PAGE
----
Tuesday, January 25, 2011

Keeping Warm

We’re having a good old fashioned Maine winter right now. The snow is over my knees and the temps seem to be averaging zero.  I will wear my long johns 24/7 from now until March.

I started poking the fat stored in my arms and legs, butt and thighs, waistline, etc., and wondered if it is indeed true that these significant layers of fat are good insulators.This is what I discovered...

In order to keep our body temperature at 98.6 degrees Fahrenheit (a temperature scale proposed in 1724 by and named after German physicist Daniel Gabriel Fahrenheit), or 37 degrees Celsius (named after a Swedish astronomer Anders Celsius (1701-1744)), the hypothalamus - the brain's inner thermometer - sends a message to the blood vessels in our skin, to narrow themselves as much as possible. This keeps the warm blood away from the skin's surface where it is subject to cooling. Fat in our bodies does not have many blood vessels in it, so the flow of blood is slowed down even more when we have a layer of it under our skin.

Hence, having a more substantial layer of fat under our skin is like having a blanket of insulation. This is great news for those of us who live in Maine year round and have always felt there was a good reason why that little extra never goes away.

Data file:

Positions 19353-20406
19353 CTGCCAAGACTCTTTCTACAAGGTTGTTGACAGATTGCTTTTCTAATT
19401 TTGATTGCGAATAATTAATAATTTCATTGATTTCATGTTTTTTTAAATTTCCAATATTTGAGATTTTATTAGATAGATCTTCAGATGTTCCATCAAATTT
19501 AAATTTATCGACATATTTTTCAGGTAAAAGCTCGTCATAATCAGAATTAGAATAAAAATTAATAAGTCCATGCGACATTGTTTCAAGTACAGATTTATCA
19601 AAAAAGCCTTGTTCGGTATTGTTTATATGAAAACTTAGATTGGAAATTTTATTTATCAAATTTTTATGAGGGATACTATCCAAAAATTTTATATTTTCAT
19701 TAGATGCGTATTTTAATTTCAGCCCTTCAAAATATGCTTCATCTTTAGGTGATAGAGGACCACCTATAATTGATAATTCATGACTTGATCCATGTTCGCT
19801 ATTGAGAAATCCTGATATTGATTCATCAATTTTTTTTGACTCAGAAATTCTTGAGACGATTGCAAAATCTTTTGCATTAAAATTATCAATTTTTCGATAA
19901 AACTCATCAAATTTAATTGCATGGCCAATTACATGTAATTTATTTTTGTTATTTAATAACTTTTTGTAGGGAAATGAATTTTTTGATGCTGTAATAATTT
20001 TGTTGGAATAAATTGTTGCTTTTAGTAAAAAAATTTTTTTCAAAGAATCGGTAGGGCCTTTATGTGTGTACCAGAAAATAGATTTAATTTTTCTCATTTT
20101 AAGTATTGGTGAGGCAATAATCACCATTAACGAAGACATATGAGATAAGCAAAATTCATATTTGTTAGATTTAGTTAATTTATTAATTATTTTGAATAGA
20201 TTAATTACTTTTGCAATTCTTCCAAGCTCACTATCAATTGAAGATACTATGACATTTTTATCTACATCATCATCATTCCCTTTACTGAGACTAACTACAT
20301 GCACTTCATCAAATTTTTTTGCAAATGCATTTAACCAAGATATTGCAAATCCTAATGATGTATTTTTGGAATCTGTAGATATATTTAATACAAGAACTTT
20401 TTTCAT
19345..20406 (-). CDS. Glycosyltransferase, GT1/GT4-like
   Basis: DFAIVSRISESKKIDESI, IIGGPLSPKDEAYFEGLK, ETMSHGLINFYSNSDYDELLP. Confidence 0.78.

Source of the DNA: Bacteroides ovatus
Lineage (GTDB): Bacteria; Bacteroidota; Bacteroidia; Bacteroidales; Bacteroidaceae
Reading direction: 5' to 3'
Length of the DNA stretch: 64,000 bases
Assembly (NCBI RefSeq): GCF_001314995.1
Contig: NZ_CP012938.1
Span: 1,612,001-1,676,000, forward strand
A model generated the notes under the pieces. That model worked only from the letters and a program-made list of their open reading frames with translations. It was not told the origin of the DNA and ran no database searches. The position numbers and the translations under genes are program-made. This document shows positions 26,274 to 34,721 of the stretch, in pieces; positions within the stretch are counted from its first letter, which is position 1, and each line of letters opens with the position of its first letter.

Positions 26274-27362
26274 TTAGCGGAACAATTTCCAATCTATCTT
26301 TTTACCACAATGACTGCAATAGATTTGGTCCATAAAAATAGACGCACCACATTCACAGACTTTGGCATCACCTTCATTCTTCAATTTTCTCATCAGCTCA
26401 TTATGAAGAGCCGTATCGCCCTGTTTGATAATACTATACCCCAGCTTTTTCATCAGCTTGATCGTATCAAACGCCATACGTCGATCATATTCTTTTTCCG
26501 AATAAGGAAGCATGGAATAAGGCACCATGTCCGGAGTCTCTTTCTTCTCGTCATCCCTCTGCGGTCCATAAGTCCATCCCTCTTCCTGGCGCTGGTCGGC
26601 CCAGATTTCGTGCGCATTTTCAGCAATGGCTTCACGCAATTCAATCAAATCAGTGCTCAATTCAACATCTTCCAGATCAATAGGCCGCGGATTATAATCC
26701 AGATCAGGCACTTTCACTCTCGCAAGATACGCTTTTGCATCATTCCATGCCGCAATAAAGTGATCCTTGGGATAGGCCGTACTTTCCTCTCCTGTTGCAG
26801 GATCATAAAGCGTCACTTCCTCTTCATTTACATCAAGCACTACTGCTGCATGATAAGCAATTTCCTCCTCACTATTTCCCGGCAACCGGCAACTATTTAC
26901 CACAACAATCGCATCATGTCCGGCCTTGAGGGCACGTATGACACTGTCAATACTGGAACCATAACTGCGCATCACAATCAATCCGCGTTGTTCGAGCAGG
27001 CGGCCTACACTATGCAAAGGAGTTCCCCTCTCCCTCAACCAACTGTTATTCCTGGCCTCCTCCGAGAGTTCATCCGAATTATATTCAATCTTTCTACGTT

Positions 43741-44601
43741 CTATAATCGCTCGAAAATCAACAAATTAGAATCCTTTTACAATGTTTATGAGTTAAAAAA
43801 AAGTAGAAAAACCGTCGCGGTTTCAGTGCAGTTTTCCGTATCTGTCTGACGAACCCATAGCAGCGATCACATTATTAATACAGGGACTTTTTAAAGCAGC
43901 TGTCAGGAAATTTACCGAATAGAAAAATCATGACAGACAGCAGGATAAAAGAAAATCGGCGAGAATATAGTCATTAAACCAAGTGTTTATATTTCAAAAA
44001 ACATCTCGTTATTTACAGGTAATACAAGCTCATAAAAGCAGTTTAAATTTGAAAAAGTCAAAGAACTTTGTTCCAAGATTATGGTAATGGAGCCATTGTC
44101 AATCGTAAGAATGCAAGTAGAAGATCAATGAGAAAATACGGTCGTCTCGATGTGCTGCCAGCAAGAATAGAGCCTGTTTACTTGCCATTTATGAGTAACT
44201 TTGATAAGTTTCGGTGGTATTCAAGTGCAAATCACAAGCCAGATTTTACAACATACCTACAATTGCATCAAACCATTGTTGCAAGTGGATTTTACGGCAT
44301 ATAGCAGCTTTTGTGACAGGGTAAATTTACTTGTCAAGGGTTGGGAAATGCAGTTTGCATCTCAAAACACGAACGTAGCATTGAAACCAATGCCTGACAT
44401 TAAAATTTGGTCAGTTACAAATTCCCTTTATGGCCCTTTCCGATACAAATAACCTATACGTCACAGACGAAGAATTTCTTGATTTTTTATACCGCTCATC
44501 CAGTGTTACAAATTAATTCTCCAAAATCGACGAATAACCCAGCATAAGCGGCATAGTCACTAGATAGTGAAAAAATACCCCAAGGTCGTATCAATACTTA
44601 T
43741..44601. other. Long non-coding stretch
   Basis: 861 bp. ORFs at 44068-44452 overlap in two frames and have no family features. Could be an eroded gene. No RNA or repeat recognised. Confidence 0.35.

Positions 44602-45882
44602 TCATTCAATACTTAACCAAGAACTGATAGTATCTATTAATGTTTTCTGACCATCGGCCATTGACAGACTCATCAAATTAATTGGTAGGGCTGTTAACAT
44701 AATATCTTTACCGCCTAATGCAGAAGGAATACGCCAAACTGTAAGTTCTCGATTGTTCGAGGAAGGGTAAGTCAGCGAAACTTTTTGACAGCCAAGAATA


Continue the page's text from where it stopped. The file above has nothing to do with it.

Unfortunately my ancestors - the good Italians that they are - decided at some point that there could never be enough fat under their skin especially when the temps dipped like they do up here in Maine. So they started bulking up in the spring and didn't stop until they got snowed in. But then they totally forgot to stop when they discovered fire and later, televised football.
I then looked at the goosebumps on my arm and decided they too must have some purpose. Goosebumps (a.k.a. pilomotor reflex), are a leftover from when our bodies were covered with huge amounts of thick course hair. When we got cold, tiny muscles called erector pili pulled on our hairs so they stood straight up. Our hair, when on end,  kept us warmer. Those little muscles still work as they did millions of years ago, but the concept doesn't because we just don't have the hair we used to. Some might argue that the discovery of fire also contributed to the uselessness of body hair and even more devastatingly, to the uselessness of goosebumps.

While all of this new knowledge managed to keep my mind off being cold for a few minutes, I realized my mind was beginning to forget what warm is. So I painted a memory of warm in my studio just like my hairy ancestors did in their caves - a skill still of use, thankfully.

Keeping Warm • 8" x 8" watercolor framed to 12" x 12"

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